Below Ithindi, an Economist and Senior Technical Economic Advisor to the Minister of Finance takes us through the elevation of Namibia’s road infrastructure sector, in a nutshell.

From a deficit of N$124m in FY 2014/15 to a surplus of N$277m. What has been the recipe and secret to your success as Board Chair?

First, vision and strategy matter and these find a concrete expression in the design and implementation of a credible Business Plan. Secondly and most important, there are critical success factors which underpin strategy design and operation.

Having the right people at the right time, robust internal systems and harnessing the power of technology and innovation are such critical factors. For the RFA business proposition, financial management skills is a necessary condition, ICT systems are a must and business foresight is key to strategy setting and implementation.

Another critical success factor for the RFA has been the ushering in of better conditions of service for staff, building effective teamwork, performance-based work culture and chasing operational efficiency at every opportunity. Critically, the Board of Directors, Senior Management and all staff share in this enthusiasm and collective responsibility.

Unlike in some public enterprises environment in which boards of directors and management are at dissonance and have a go at each other at the expense of developmental outcomes, we at the RFA do not avail ourselves to such posturing, which is not only anathema to organisational growth, but also subtracts a lot from business strategy implementation.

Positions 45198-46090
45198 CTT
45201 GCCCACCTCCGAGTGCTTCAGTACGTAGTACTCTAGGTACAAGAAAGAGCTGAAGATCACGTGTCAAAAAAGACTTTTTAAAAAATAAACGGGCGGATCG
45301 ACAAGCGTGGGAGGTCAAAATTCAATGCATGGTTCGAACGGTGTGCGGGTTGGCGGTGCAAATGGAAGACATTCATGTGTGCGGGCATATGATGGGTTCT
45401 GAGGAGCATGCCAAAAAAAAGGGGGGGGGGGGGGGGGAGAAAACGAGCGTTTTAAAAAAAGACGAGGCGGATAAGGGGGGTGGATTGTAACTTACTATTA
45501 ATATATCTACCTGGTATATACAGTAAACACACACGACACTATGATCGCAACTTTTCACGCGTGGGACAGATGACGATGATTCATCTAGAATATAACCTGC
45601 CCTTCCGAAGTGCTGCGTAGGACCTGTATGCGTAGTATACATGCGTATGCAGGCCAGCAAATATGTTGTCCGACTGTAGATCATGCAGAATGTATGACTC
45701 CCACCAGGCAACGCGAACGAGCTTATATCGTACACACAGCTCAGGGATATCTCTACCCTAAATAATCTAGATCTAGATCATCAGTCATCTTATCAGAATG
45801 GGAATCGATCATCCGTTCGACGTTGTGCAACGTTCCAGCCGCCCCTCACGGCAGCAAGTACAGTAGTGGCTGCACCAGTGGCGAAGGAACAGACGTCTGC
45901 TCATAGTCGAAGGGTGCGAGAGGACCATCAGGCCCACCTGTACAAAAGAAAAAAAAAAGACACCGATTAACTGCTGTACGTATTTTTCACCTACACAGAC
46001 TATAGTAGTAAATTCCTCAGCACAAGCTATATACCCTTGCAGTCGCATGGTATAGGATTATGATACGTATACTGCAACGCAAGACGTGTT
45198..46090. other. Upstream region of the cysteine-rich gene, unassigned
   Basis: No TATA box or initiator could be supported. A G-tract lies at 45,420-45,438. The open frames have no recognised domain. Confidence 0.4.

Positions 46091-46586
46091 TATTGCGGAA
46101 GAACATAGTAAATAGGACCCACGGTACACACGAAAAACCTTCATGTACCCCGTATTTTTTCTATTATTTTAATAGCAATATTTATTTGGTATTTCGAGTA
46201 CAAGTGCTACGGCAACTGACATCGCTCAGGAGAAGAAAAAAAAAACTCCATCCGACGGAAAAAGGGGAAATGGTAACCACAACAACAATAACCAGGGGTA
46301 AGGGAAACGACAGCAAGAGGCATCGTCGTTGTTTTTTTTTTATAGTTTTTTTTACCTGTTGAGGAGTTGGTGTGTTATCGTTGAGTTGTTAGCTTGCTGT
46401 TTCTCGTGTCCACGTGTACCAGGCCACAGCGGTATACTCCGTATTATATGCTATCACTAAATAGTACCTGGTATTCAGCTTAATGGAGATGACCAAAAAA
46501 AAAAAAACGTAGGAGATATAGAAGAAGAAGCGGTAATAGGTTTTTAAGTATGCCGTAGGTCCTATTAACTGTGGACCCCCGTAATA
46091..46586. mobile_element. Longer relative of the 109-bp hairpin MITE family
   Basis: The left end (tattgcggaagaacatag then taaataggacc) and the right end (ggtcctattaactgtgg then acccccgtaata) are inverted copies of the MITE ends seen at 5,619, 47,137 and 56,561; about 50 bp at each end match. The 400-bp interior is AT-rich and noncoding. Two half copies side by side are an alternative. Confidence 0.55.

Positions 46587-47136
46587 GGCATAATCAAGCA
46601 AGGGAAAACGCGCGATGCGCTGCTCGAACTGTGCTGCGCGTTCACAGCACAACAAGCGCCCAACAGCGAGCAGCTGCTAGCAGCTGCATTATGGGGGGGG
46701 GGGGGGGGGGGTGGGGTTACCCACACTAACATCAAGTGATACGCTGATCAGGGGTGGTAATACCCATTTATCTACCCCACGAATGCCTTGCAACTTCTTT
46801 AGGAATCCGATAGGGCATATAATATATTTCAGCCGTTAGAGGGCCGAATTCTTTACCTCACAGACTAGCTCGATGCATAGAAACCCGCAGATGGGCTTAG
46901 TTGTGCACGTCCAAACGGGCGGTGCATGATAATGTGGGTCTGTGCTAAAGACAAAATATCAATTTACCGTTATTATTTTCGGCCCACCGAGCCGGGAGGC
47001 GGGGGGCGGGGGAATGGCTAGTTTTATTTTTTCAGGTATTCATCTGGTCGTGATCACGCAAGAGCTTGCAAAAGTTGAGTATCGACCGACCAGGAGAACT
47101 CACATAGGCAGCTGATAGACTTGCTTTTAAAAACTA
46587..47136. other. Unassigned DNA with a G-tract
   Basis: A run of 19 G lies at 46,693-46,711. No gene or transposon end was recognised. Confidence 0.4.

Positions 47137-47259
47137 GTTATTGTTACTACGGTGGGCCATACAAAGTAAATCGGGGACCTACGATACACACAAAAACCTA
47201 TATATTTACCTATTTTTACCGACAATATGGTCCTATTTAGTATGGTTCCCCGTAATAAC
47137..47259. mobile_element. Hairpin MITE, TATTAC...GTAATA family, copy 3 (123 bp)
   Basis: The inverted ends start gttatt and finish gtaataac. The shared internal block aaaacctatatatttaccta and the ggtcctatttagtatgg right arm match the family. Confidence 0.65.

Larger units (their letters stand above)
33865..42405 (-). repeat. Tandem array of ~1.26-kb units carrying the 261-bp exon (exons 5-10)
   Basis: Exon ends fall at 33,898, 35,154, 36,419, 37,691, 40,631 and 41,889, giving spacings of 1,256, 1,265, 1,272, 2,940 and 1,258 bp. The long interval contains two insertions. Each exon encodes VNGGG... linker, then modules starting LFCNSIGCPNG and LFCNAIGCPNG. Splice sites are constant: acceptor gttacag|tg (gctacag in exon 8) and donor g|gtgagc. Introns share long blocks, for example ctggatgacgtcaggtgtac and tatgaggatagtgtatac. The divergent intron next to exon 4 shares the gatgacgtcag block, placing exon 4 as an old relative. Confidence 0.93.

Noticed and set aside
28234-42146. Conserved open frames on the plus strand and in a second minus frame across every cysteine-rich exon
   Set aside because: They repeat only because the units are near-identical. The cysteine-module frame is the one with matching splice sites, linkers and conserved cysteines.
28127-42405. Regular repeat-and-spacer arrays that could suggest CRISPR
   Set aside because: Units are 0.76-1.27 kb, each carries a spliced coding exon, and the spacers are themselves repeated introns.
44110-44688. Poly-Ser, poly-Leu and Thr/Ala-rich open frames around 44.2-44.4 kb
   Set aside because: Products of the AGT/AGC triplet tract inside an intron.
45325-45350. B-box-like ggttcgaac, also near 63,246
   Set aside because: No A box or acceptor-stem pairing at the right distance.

Last, stakeholder relationship is key for RFA strategy implementation and we believe that the synergies of integrated development are best optimized through collaborative efforts.

Where is risk in RFA’s line of business?

The effective means to manage and mitigate risks is to have a forward-looking risk management plan and strategies which encompass risk mitigation. Such a framework must, of necessity, be underpinned by an effective and dynamic monitoring framework because risks are not passive, they tilt and rotate.

For the RFA, external risks arise from demand for spending beyond the Fund financial capacity. We cannot spend like there is no tomorrow. We have to plan better and prioritize our needs. Concurrent large expenditure undertakings tear budgetary frameworks apart. If I have to advise, prudent management of the Road Fund requires that spending is well kept in line with predictable means of implementation. We must not comprise the financial management of the Fund as we embark upon road sector institutional reforms.

Secondly and equally important, the RFA manages over N$2.3 billion budget. This is road users’ money and it has to be utilized prudently and for intended purposes. A seamless system of internal control has to be preserved, financial skills are core to prudent management of the Fund because we cannot afford to mismanage road users’ money and we need a sound financial system to do just that.

We have to limit cash transactions to the minimum to eliminate unethical conducts by harnessing technological advances in our banking services. Last, we need predictability in terms of the revenue flows as regards timely adjustments of the road user charges.

The cost for road projects increase by inflation or, worse still, by more than inflation. If we do not catch up on the revenue side, maintenance backlog will seriously catch up with us one day.

Are your challenges unique from that of RCC and RA in this sector?

Broadly not, but in details yes. The three institutions were created at the same time to meet clearly defined objectives and contribute to a common goal. All three institutions thrive, or better said, supposed to thrive, on prime underlying assets.

The RCC benefits from lucrative, multi-billion-dollar construction projects, RA operations are fully funded through the Road User Charges (RUCs) by the RFA. The RFA revenue base is supported by the RUCs not least to mention the fuel levy. Thus, the basis for sustainability and growth is provided for these institutions. What is needed is credible operational plans and business models, a critical mass of requisite skills and effective leadership.